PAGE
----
Not all deaths require an inquest or a service inquiry (formerly a Board of Inquiry) and each case may be different.
This article covers:
- Service inquiries
- Service prosecuting authority/civil prosecutions
- Complex cases
- Further information
An inquest is to ascertain the cause of death – not to apportion blame. Coroners are independent, and come under the Ministry of Justice. An inquest is a civil matter, over which the MOD has no control. However the MOD has set up the Defence Inquest Unit (DIU) which is there to liaise with HM Coroners and with the Service Police. The Ministry of Justice together with the Ministry of Defence have also produced a guide to Coroners' Inquests and Service Inquiries.
The army has produced a DVD which is sent to families once the inquest date has been set to let them know what to expect. For deaths resulting from anything other than natural causes, the Coroner is required to hold an Inquest and may request a post mortem examination irrespective of whether such an examination was carried out overseas. Where there is a possibility that the death may have been the result of a criminal act two post mortems may be required.
MOD will send British Pathologists to Germany and other overseas bases to conduct post mortems; all operational deaths have post mortems at the John Radcliffe Hospital in Oxford. It is not advisable to finalise the funeral arrangements until the Coroner has released the body to the undertaker. Normally a coroner will open an inquest and then adjourn it while information is gathered; this is an administrative function and does not involve a court hearing.
Once the Coroner has received the police report and is satisfied that he has all the evidence he requires he will set the date for the inquest. The Coroner will deal direct with the family and should consult them before fixing the date and the family should understand that they have direct access to HM Coroner through his staff and do not have to approach him through the MOD. Inquests into operational deaths for an incident where there have been multiple fatalities will be held before the Oxford Coroner (from Sep 11 2011) but where there is only one death it may be passed to the Coroner in whose jurisdiction the funeral has taken place as this generally makes it easier for the surviving family. (For families in Scotland and N Ireland differences in legislation prevent the inquest from being delegated.)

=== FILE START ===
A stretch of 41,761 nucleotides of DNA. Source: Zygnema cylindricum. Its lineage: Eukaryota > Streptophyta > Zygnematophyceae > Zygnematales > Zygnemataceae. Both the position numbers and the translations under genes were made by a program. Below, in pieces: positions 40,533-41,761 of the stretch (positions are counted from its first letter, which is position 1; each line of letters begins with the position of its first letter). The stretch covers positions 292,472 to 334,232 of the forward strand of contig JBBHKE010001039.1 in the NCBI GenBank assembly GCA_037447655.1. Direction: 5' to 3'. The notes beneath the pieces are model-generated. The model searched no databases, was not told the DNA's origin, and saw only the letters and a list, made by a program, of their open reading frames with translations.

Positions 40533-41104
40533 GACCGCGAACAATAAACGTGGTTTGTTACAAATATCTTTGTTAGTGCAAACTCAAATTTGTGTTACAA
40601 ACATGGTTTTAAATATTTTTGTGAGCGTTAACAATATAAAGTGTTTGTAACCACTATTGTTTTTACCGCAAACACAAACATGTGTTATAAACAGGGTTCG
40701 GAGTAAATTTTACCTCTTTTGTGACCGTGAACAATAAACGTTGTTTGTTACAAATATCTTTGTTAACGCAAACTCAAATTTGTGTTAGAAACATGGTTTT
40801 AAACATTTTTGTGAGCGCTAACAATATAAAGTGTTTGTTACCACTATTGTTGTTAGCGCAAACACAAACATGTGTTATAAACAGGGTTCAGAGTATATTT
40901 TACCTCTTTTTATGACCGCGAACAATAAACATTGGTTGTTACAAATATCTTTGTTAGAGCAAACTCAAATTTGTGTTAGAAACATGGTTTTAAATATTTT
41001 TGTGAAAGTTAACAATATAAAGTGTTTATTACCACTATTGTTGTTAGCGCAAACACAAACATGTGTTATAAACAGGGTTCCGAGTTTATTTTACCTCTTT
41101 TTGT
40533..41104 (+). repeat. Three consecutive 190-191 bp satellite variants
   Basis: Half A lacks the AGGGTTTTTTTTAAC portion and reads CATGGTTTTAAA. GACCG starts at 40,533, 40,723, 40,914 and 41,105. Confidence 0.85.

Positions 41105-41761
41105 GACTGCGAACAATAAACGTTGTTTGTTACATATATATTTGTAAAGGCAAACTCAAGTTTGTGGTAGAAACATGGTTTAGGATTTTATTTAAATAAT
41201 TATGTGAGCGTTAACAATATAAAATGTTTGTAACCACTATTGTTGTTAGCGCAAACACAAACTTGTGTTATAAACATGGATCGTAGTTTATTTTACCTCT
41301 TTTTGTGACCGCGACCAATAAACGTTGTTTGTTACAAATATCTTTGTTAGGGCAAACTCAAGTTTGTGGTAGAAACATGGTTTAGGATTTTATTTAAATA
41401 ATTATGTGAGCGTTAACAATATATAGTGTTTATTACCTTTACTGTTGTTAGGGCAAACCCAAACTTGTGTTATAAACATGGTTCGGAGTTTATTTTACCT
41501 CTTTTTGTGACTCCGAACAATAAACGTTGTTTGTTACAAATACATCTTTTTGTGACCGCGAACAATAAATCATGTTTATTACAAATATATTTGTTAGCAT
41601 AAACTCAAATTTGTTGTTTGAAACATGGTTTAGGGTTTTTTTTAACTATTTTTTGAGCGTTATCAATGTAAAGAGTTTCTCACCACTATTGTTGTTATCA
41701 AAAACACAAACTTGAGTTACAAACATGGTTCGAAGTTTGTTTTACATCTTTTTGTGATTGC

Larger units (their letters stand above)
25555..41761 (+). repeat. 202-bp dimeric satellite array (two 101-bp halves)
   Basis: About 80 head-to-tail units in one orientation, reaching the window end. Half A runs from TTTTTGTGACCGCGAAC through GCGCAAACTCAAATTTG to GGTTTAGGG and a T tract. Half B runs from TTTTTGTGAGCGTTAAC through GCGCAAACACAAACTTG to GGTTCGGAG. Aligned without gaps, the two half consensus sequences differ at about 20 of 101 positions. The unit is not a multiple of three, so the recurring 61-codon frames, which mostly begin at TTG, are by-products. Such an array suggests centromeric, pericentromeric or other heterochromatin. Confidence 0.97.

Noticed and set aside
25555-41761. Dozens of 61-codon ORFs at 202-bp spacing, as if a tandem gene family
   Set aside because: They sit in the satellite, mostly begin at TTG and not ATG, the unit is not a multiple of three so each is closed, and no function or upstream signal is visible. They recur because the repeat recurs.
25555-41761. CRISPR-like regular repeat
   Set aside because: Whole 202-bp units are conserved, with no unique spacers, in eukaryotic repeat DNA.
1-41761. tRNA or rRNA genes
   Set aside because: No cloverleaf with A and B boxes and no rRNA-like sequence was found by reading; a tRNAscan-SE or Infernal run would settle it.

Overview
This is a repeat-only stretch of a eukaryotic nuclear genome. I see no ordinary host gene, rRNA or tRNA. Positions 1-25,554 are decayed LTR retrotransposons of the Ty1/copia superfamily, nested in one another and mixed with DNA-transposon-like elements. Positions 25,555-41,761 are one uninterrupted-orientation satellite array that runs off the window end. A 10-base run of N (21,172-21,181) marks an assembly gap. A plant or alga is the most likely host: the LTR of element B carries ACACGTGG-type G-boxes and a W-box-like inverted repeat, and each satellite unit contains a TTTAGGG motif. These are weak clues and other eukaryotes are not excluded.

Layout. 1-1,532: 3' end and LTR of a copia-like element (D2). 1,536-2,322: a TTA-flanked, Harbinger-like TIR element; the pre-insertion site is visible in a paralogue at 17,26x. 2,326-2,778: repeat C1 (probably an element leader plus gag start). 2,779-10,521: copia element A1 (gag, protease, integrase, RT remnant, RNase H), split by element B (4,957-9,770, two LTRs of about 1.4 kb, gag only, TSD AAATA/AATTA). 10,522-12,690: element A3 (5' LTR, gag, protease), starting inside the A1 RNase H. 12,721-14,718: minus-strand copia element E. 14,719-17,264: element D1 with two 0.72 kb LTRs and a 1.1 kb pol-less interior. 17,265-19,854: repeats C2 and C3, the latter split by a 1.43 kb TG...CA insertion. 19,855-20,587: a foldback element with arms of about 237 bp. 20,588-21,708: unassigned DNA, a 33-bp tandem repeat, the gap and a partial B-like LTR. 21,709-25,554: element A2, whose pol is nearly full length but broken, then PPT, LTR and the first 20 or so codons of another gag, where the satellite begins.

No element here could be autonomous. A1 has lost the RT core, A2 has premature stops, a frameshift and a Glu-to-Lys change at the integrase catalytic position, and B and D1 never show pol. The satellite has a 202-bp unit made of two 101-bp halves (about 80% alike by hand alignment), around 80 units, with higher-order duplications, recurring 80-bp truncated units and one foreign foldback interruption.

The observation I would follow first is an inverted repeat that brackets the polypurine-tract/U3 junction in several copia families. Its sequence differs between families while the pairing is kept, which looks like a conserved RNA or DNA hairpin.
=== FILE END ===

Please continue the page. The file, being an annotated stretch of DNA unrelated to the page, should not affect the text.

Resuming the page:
If the death has been due to Service, the costs for three family members to travel to inquest will be met. The Visiting Officer will normally accompany the family and this is generally the final duty the VO carries out. The Royal British Legion offers legal advice to families prior to inquest but does not provide legal representation. In Scotland the equivalent to an inquest is a Fatal Accident Inquiry but the threshold for these is very different from inquests and currently (August 2011) the Procurator Fiscals do not have jurisdiction for deaths which occur outside Scotland.
A Service Inquiry will be held into any incident resulting in death or serious injury in order to understand the circumstances, learn lessons, and change procedures/equipment to prevent recurrence. Increasingly these are taking place after the inquest to reduce delay. NOK will be invited to attend the proceedings as observers.
Where the evidence shows that the death may have been the result of a criminal act (not including operational deaths) the case will be referred to the Crown Prosecution Service (Procurator Fiscal in Scotland) or to the Service Prosecuting Authority if the accused is subject to Military Law. All investigations stop until criminal proceedings have been completed. It is not usual to have an inquest as well as a criminal case as all evidence will have been heard in court. In these circumstances the Coroner will conclude the inquest in chambers and a final death certificate will be produced.
In complex cases there may be a number of other agencies involved such as Health and Safety Executive or foreign nationals and agencies. This can greatly complicate the investigation and may result in lengthy delays which are distressing and frustrating for everyone involved and can impede the grieving and healing process